In IP, the firm has made up Andrew Hutchinson, Darren Meale and Mattie de Koning. Meale and Hutchinson will join the firm’s London IP practice while de Koning has been made up in Amsterdam. Lucian Firth and Catherine Weeks have both been promoted to the firm’s financial services department in London, with professional negligence specialist Felix Zimmerman joining Simmons’ commercial litigation team in the City.

Completing Simmons’ London line-up is Lawrence Brown and Eucharia Bragg. Bragg, who joined Simmons in 2004, has been made up in capital markets and Brown has been promoted in information, communications and technology.

Simmons senior partner Colin Passmore (pictured) commented: ‘I am really pleased to welcome this ambitious, committed and collegiate group of new partners. The firm and its clients will benefit from the expertise they offer across their specialisms as we continue to build on our strengths.’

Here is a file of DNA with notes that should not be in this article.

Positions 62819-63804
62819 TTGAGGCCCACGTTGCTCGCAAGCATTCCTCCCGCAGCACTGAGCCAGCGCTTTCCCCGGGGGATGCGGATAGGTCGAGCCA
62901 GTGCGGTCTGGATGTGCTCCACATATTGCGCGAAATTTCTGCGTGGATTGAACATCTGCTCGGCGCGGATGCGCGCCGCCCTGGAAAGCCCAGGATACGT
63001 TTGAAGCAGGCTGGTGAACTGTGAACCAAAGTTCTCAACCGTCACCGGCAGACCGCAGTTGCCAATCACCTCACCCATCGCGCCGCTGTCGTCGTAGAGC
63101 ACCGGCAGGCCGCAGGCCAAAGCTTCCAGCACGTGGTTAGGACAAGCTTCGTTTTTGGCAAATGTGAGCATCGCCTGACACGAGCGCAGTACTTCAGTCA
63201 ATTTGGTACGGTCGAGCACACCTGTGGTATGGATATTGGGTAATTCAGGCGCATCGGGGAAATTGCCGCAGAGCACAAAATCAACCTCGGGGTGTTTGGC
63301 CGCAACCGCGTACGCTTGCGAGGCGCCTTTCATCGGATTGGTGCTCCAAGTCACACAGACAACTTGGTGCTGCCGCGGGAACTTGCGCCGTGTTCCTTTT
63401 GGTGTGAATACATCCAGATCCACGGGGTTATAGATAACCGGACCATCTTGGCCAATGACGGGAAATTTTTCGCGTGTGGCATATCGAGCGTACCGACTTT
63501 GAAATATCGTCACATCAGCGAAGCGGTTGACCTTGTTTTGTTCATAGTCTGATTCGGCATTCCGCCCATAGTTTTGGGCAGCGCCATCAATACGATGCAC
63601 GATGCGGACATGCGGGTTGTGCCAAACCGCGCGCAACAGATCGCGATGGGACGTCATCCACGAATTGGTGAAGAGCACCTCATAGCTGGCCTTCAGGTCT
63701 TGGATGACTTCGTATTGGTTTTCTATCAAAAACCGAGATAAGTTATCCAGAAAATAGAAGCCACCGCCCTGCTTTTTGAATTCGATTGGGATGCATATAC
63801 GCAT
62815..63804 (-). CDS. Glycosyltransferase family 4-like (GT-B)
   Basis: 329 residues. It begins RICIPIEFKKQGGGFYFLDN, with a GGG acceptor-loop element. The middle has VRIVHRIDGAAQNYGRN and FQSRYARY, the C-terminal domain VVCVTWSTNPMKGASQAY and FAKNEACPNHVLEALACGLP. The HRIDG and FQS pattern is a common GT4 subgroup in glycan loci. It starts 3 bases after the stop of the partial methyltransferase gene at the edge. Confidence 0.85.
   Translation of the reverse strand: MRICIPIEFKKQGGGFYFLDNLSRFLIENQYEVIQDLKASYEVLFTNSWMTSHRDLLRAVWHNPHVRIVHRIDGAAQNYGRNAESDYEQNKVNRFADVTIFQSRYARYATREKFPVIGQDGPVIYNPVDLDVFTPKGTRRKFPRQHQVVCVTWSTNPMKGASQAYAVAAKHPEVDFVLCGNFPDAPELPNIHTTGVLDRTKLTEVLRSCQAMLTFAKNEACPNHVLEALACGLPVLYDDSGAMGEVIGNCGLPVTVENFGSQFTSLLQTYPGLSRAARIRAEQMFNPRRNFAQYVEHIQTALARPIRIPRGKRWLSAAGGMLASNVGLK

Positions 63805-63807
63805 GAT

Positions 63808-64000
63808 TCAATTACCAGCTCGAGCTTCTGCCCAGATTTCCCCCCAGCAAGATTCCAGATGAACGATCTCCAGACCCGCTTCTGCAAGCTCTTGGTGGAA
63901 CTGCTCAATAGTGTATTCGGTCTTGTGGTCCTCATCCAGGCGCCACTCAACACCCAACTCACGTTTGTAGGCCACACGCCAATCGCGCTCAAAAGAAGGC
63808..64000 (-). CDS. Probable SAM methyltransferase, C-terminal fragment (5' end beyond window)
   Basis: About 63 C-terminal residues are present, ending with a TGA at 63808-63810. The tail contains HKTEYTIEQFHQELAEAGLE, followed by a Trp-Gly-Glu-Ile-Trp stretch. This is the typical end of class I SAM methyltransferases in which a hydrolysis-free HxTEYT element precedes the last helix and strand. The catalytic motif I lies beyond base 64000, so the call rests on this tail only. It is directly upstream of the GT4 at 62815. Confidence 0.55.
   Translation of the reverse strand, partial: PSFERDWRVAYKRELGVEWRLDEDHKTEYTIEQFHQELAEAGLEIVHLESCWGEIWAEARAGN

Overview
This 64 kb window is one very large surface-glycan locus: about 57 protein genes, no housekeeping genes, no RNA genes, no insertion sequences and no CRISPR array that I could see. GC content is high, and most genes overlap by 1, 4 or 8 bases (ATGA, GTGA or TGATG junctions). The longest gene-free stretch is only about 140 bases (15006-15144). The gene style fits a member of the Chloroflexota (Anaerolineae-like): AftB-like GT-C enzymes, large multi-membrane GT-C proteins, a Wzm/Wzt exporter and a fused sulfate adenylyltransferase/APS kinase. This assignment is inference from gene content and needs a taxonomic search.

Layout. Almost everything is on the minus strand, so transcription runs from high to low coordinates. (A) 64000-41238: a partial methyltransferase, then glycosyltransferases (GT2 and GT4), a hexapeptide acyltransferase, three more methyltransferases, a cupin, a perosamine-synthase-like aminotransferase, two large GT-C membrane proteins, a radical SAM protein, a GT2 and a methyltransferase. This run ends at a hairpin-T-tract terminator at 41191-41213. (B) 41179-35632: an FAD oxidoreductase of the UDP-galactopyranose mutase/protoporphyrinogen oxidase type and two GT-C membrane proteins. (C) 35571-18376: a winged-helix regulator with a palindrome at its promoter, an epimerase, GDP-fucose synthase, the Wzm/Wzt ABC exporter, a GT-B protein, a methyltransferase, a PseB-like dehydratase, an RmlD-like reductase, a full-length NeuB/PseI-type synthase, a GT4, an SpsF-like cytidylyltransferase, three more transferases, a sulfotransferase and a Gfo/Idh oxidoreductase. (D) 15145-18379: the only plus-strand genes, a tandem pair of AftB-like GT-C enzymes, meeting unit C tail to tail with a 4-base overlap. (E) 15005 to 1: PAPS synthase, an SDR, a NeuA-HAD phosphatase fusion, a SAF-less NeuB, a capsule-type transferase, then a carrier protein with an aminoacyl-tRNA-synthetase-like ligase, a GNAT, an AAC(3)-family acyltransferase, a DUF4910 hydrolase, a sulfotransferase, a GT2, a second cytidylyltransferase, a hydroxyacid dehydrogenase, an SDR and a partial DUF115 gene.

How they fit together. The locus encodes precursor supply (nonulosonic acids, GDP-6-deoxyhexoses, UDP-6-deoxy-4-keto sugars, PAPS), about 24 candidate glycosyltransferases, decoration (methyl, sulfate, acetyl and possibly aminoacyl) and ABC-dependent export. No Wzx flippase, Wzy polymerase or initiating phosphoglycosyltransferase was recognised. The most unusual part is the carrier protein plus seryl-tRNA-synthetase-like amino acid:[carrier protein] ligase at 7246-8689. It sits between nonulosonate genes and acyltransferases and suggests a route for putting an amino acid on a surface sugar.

Bird & Bird also increased its promotions, making up 16 this year, compared to last year’s nine. Of the new partners, 25% of them are female. All the promotions are effective from 1 May 2017, except Shing Lo, who was appointed in November last year.

Lo was promoted to Bird & Bird’s London corporate practice, and is joined in the City by Zoe Feller, Craig Giles, Ewan Grist, Bryony Hurst and Gabriel Voisin. Hurst has been promoted in dispute resolution, while Voisin has been made up in data protection. Feller is a new tax partner, while Giles has been promoted to Bird & Bird’s London commercial team. Grist has been made up in IP.

Bird & Bird chief executive David Kerr commented: ‘My congratulations to all our new partners. Each one of them has an important role to play in helping us achieve our vision of being the number one law firm acting for organisations being changed by technology and the digital world.’